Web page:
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Saturday, February 8, 2014

Market research for small businesses

Market research helps businesses compete
Researching unhelpful information wastes business resources

By Sam Wright

The thought of conducting market research can be daunting, especially if you’re trying to run a small business as well. Knowing where to start is half the battle, though. Here’s how to take control of the situation and get your business back on the right track:

Decide what you need to know

Who are your competitors? What are the main issues in your sector right now? How much are people willing to pay for your services? What do they think of your product? Whatever you need to know, start by defining it. The more clear you are on the questions you’re asking, the more accurate your results will be. 

Many small businesses make the mistake of focusing solely on their company, and when it comes to conducting market research, neglect the bigger picture. It’s important to know whether the industry is shrinking, growing, or stagnating — as well as what technological, cultural, and economical developments are affecting it. 

Work out what type of information you need

You need to know exactly what sort of data you’re looking for here. Deciding whether you need qualitative data, quantitative data or a combination of the two is a good place to start, but you need to go further than that: do you need to hear from customers? Potential customers? Industry specialists? 

Decide how to acquire that information

If you’re new to market research, you’re best off using the internet to gather your data — there are plenty of free tools around that are simple to use and don’t cost anything. If you need to hear from customers, try online surveys. If you need to find out what businesses you’re up against, there are online databases that can help with that. Until you’re confident in what you’re doing, the internet’s probably your best bet. You can find out so much information for free, and it’s quickly eclipsing more traditional forms of market research.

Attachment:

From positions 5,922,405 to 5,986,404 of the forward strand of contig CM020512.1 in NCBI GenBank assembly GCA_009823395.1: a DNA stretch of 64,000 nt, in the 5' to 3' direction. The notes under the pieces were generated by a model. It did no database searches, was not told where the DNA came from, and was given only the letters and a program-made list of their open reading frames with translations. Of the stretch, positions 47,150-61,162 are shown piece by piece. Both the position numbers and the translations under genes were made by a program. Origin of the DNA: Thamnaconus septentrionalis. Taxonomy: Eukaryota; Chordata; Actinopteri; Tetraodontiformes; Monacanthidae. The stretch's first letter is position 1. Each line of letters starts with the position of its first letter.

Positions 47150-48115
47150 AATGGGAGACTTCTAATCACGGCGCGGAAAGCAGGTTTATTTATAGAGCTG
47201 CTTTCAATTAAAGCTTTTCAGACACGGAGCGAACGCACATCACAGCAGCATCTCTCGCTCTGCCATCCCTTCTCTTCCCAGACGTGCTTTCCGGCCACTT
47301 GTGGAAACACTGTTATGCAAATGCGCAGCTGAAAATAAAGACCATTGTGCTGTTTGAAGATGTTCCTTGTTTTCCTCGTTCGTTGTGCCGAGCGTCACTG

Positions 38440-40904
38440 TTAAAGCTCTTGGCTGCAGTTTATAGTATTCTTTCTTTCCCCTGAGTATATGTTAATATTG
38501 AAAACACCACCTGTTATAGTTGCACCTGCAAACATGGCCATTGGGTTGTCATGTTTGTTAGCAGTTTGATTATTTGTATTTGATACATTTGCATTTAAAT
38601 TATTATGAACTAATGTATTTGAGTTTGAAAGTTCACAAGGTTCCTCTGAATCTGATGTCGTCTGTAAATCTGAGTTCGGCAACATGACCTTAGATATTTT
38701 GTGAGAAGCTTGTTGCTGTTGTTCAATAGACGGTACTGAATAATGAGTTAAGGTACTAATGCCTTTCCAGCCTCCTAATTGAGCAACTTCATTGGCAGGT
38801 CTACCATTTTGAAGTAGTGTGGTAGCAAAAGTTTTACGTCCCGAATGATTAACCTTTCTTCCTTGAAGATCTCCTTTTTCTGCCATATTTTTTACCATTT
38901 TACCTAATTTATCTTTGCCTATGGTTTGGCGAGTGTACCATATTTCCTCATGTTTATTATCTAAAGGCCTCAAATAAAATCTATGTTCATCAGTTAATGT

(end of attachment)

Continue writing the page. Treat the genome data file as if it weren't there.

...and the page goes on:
Analyse the data

If you’re dealing with relatively small amounts of data, Excel or Google Docs will work perfectly. For big data, Google BigQuery is an option, but chances are, by the time you have that much data to deal with, you’ll be able to afford a professional. 

You don’t need any fancy tools if you’re dealing with a small sample. Keep track of what you’ve discovered, and make sure this information’s safe and well-organised — next time you conduct market research, you’ll need to compare your results to see if anything’s changed. 

…And repeat

Market research is an ongoing thing. Of course, it’s best to do as much as you can before you start your business, but you have to make an effort to stay on top of it as your company grows. Some things, like customer satisfaction, can be tracked using social media. 

Surveys and online polls are useful for more specific feedback (what feature consumers would most like to see in a new product, for example) but heavy research is also unavoidable. You’ll have to spend time reading relevant news articles — Google Alerts can help you keep on top of this — and investigating your competitors, both locally and globally. 

About the author: Sam Wright is a freelance writer specialising in small business. He is currently working for Brand Republic.

Image license: Adam Sandberg, CC BY 2.0